If the employees have become toxic because of your company culture, leave at all costs, unless you’re management or the executive running that company. In that case please fire yourself.

Let me know what your company is doing about this key productivity issue by emailing me or posting your comments


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How a Wellness Program Can Engage your Employees and the Broader Community

wellnessMost employers have pretty selfish reasons to put a wellness program in place. Usually the program and its associated return on investment plan are focused on reducing absenteeism, reducing drug use and disease management program impacts, as well as increasing employee productivity and employee retention. This is all great and realistic if the program is designed properly and you add one key element: time.

Any return on investment for a wellness program will take significant time, probably up to 3 to 5 years according to leading program experts. So why invest in a wellness program short-term?

Well if you’re a company that expects to be in it for the long run and wants to remain competitive, it’s clear that a wellness program will have major positive impacts over time. But the biggest reason to invest in an employee focused wellness program (read that again: an employee focused wellness program) is due to the fact that there are huge short-term gains to be held in engaging your employees with your company.

Recently, during our wellness program launch we made the whole program available to employee’s families.  The reasoning is that for our employees to reach their wellness goals they must have a supportive environment and therefore including their spouses and their children as part of the program makes total sense. How can an employee attempt to quit smoking if their spouse smokes like a chimney?  Not only does this help individuals to reach their goals but it also extends the support a company receives for launching the program in the first place by extending its reach into the family unit. Also of key importance is if employees have a hand in creating the wellness program and becoming the key focus, their engagement will follow. If they feel they own the program and have input then they will engage and then all the great previously discussed ROI can start happening at a much faster pace. So launch a wellness program but then let your employees own and help steer the goals and the key directions of the program so that they and their families are actively engaged. Engaged employees create much richer value for a company.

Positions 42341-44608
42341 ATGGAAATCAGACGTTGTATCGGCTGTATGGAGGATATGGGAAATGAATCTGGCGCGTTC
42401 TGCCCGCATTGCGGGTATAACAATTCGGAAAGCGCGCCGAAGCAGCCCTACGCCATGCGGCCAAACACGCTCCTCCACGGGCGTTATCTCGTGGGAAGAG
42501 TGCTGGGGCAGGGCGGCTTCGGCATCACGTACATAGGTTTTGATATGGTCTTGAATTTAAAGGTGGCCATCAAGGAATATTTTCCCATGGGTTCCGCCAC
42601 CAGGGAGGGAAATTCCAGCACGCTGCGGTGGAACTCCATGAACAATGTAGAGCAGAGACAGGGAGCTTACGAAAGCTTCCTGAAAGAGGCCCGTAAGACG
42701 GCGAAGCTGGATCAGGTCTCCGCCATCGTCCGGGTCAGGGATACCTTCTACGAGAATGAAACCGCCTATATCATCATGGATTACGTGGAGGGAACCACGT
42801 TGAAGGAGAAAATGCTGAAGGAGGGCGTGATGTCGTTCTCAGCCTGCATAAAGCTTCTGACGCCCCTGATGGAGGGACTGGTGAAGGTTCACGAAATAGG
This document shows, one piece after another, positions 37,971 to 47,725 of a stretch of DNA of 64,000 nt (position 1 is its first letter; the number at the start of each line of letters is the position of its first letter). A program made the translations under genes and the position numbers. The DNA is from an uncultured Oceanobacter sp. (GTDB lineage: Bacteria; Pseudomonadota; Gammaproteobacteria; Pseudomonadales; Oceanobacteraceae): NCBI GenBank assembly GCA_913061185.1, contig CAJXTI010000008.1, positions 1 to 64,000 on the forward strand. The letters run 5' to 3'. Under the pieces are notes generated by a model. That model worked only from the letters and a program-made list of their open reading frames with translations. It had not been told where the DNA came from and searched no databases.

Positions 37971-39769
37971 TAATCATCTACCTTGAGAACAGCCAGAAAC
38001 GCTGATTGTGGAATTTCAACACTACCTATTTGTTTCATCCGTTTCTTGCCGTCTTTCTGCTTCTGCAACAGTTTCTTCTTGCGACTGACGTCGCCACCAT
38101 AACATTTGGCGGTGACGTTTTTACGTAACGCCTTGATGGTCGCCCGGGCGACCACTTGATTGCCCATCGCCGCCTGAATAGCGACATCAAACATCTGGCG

Recently at our company, we have further extended our wellness program into the larger community by starting to plan a “Community Wellness Day” that looks to raise awareness and provide opportunities to all community members to get involved in wellness. The event will have race/run/walk events, a healthy barbecue lunch, wellness and business participants and children’s activities. Not only does this provide great benefit for community wellness but also by doing this we are hopefully increasing overall community engagement in the support of our employees and our company, which is critical in today’s global economy. It’s time to re-think how companies engage with their community and extend benefits to a much larger audience. Successful engagement must start being looked at a much broader level if companies want to increase short and long term return on investments. I look forward on keeping you posted on future developments. Stay tuned more to come.

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Add some Pop to your Corporate Recruitment

snap crackleWant to make a huge difference to your companies recruiting strategy? It may sound simple but these are the most important steps you can do right now:

  1. Identify the most important roles in your company both to staff and for succession planning purposes.
  2. Identify the level of skill your company is ready to pay for.
  3. Hire a sourcing specialist to identify the top people in your industry in your salary range that are currently doing that work (they are not contacting (unless you want them to) the candidates at this point, merely identifying the best talent). Experienced sourcers will already have very good research in your industry.
  4. Once you have a list of about 20 people per role, contact them and see if they are or would be interested in working for your company in the future. If you’re currently hiring, recruit right away.
  5. Make a short list for the future of the candidates that are interested in working with your company for each key role.
  6. Continue to source for other roles in your company until you have them all done.
  7. Keep them current and add to the lists.

This will eliminate a lot of the requirements to hire external recruiters, keep your costs down, bring down your time to hire and make you a hero in many managers’ eyes. Imagine, your hiring manager calls you and you already have live pre-qualified passive candidates, not just resumes. No more, let me post an ad comment.

Simple advice but it’s amazing what it will do to your recruitment efforts. Get to it.